Why do great nations fall? Historians attribute the collapse of great nations and various civilizations to many different things. Disease, political corruption, mass immigration, economic stagnation, climate change, and foreign invasion to name a few. Society can blame their disasters on many things, but in most circumstances, the failure of mankind comes from the result of failed morals.
In 1776, the first volume of a six-volume work by the English historian, Edward Gibbon (1737-1794), was published. This work was titled, The History of the Decline and Fall of the Roman Empire. In this work, Gibbon identified five major causes behind the fall of one of history’s greatest empires. Declining demographics, insufficient technology or climate change didn’t make the list for their downfall. The first reason for this decline was the breakdown of the family. Gibbon also listed increased taxation, insatiable craving for pleasure, an unsustainable buildup of armaments, and the decay of religion.
According to Gibbon, the root cause of the collapse of the Roman society, was their loss of civic virtue and individual morality. Gibbon believed the laws of morality were as unchanging as the laws of mathematics and physics. But in the great nation of America, we fail to learn from history, we ignore it, and in many cases, we don’t even care. We are quick to take down the memorials and statues from our past, so we don’t have to be reminded of how hard we have struggled to become a free nation for all.
Edmund Burke (1729-1797), the English statesman and colleague of Gibbon, summarized his beliefs about morality in a letter to the sheriffs of Bristol in 1777. In this letter he wrote, “All who have ever written on government are unanimous, that among a people generally corrupt, liberty cannot long exist.”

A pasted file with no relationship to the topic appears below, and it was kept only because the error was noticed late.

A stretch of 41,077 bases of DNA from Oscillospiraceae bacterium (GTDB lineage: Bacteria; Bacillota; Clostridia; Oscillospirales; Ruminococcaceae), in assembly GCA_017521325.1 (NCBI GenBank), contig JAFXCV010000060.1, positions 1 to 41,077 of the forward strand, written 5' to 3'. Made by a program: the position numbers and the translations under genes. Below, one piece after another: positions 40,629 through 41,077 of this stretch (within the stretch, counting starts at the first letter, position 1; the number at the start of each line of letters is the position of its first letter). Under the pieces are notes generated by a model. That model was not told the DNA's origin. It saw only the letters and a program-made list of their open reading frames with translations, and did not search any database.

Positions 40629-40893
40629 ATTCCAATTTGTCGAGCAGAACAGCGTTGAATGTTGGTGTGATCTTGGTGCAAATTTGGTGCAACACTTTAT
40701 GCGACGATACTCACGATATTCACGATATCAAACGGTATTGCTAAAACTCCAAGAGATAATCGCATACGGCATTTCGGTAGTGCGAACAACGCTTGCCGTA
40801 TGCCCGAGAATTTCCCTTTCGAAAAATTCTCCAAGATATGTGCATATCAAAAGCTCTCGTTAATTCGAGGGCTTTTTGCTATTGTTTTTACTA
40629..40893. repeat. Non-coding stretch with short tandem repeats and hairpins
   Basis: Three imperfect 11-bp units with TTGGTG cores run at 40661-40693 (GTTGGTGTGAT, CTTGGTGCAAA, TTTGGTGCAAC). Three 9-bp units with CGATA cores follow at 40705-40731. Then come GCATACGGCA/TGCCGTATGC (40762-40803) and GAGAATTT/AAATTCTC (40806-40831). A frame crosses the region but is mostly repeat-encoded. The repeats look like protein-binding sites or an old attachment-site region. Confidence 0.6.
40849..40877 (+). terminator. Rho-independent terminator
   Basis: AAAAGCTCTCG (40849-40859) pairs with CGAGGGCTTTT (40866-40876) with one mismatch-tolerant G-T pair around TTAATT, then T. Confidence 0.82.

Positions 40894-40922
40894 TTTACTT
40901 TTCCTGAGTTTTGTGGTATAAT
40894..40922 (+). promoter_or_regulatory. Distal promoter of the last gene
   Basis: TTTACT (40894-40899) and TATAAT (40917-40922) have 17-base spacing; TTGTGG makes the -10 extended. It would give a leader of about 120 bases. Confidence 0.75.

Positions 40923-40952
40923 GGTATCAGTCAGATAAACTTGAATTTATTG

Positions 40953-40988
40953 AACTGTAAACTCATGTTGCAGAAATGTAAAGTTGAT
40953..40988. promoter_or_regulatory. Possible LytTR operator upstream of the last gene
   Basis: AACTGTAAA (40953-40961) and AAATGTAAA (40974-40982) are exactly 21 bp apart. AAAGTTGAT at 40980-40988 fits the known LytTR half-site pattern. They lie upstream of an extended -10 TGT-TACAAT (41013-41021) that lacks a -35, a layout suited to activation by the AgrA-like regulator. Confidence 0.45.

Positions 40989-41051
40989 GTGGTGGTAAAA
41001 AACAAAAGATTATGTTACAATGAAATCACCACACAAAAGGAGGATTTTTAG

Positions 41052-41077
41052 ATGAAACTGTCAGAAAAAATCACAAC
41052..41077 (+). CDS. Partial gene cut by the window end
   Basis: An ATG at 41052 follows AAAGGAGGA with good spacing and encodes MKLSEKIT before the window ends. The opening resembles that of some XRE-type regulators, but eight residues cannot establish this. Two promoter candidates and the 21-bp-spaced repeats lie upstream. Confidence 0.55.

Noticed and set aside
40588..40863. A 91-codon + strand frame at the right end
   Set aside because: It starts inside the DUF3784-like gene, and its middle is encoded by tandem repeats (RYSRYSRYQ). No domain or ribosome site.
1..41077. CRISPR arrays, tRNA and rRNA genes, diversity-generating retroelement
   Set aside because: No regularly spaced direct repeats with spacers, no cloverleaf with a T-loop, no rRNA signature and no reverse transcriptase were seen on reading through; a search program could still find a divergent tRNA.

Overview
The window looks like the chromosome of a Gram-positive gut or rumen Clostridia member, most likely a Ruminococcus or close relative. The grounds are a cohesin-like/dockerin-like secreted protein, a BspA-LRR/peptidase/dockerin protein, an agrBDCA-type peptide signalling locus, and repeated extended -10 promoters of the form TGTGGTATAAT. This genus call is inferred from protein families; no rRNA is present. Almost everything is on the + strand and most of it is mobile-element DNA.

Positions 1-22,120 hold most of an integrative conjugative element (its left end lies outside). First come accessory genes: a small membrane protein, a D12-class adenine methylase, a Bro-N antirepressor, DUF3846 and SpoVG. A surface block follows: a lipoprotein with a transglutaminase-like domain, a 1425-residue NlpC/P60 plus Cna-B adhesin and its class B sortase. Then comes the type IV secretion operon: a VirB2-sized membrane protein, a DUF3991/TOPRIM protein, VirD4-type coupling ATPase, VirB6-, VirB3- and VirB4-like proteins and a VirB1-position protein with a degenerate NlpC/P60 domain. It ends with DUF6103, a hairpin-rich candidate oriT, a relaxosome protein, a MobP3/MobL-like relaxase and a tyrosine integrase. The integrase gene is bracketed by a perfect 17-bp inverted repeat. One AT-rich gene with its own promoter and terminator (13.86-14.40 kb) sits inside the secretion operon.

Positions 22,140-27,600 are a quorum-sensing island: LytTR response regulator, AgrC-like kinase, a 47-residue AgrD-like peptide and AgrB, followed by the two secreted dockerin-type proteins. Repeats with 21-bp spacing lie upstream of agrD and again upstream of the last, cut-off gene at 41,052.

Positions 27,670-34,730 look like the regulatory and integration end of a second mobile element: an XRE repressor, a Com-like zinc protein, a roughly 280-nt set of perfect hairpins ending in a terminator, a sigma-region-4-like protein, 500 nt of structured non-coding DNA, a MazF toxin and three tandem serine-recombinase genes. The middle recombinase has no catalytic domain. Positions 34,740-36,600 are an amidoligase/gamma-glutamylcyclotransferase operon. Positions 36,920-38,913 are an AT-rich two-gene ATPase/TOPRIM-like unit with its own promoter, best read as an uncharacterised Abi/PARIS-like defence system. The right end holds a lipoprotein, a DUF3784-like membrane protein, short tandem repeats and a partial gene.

Those were powerful words. Think about it… “When people are generally corrupt, liberty (freedom) cannot long exist.”
In the dictionary, the word “liberty” means: the state of being free within society from oppressive restrictions imposed by authority on one’s way of life, behavior, or political views.
What immediately came to my mind was the way that those who run Facebook, Twitter, YouTube, the media and other social outlets, put their oppressive restrictions on us, “We The People” to try and mold us to fit their way of life, their behavior and their political views. We, especially Christians in general, are no longer allowed to fully express the way we believe. When we try, they use their authoritative power to shut us down and demonize us. Those authoritative figures and companies are corrupt, yet have many excuses to justify it.
The first president of the United States, George Washington, said in his famous farewell address, “Of all the dispositions and habits which lead to political prosperity, religion and morality are indispensable supports.”
You see, Gibbon, Burke and Washington believed that the safeguards of society were not military legions or productive merchants or even prosperous consumers, but “high morals and sincere religion.” In our America today, most politicians and educators reject this belief. Morals in America have simply been thrown out the window. Sadly, we have become a society of “anything goes.” Will America experience a collapse more devastating than the fall of Rome? Yes, we believe it will because our nation has rejected the foundation of national stability: the laws of morality.
1 Corinthians 15:33 (KJV) says, “Be not deceived: evil communications corrupt good manners.”